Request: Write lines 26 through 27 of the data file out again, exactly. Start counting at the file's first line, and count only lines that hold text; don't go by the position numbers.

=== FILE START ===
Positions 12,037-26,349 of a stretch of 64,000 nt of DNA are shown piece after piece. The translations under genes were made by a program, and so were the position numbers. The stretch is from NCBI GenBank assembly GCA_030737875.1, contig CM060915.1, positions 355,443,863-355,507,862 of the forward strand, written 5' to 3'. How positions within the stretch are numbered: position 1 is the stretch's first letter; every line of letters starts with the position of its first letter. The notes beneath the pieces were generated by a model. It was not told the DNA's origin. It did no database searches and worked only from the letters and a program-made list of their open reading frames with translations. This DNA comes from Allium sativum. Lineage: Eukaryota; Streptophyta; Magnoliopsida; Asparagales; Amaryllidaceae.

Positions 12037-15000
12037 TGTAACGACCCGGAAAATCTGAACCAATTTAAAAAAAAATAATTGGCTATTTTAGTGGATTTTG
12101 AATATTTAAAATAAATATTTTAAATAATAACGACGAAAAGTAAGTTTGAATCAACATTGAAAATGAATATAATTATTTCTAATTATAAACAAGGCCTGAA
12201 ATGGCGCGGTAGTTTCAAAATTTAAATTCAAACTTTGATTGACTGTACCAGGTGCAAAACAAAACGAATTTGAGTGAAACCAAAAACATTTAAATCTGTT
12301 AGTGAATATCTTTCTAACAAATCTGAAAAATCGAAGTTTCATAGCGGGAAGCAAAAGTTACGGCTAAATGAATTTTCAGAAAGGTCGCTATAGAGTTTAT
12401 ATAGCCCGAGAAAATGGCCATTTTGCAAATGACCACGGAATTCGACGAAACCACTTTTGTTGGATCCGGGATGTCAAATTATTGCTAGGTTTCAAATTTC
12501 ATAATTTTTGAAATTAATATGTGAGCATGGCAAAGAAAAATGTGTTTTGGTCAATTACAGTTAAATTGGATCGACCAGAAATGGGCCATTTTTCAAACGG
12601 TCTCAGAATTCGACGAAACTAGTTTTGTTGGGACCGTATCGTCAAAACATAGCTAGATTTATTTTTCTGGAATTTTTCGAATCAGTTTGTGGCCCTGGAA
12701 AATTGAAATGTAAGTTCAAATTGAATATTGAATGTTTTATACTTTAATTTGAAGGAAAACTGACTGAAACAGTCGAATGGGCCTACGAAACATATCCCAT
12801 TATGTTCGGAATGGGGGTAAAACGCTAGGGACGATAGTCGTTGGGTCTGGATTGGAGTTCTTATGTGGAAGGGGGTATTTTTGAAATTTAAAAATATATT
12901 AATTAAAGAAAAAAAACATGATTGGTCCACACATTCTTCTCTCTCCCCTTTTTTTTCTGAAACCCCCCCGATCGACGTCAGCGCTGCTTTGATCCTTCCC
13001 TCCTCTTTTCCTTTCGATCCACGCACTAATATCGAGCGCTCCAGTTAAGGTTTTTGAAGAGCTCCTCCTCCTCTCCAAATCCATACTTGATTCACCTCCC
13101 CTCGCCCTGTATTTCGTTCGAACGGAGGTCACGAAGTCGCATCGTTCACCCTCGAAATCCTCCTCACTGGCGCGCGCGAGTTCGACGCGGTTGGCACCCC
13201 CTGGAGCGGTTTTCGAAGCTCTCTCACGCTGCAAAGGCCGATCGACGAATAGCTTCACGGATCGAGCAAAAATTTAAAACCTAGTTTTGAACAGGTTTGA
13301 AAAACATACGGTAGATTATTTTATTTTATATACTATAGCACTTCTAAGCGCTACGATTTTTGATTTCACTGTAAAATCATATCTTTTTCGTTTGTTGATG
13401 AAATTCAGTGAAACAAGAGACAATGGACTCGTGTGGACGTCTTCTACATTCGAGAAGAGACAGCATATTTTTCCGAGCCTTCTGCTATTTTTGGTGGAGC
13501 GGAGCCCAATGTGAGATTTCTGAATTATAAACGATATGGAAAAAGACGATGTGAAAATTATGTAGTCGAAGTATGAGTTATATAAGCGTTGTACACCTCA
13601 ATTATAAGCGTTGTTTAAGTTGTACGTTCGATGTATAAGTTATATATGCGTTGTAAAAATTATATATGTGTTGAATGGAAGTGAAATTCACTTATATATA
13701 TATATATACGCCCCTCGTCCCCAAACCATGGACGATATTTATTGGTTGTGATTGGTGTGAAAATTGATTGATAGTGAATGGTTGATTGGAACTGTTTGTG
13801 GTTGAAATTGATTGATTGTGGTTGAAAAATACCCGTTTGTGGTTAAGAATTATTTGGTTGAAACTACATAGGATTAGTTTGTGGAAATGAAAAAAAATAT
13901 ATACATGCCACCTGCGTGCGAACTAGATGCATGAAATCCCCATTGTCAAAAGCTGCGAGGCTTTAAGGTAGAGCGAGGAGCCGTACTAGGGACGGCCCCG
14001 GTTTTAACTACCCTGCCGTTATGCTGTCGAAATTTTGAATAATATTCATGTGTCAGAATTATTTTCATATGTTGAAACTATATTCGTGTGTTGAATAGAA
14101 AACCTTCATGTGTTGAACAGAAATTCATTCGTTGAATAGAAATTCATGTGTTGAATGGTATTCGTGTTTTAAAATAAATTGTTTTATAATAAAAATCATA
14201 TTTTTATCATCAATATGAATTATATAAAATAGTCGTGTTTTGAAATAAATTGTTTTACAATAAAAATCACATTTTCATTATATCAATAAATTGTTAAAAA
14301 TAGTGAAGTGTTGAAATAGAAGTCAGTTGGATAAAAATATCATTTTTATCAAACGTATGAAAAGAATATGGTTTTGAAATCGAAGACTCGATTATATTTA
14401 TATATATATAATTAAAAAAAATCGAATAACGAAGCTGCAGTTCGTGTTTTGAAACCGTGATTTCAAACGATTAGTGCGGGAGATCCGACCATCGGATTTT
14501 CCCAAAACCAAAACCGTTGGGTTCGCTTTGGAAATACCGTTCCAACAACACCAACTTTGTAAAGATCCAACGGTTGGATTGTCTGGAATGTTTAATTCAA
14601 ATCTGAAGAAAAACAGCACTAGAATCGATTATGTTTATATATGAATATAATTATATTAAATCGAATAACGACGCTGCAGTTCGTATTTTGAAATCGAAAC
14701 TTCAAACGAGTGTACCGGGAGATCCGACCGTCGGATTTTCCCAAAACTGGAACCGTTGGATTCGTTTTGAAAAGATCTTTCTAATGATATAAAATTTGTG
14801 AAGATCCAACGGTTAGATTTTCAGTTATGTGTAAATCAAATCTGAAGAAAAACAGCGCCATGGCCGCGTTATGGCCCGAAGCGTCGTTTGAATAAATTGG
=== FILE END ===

14301 TAGTGAAGTGTTGAAATAGAAGTCAGTTGGATAAAAATATCATTTTTATCAAACGTATGAAAAGAATATGGTTTTGAAATCGAAGACTCGATTATATTTA
14401 TATATATATAATTAAAAAAAATCGAATAACGAAGCTGCAGTTCGTGTTTTGAAACCGTGATTTCAAACGATTAGTGCGGGAGATCCGACCATCGGATTTT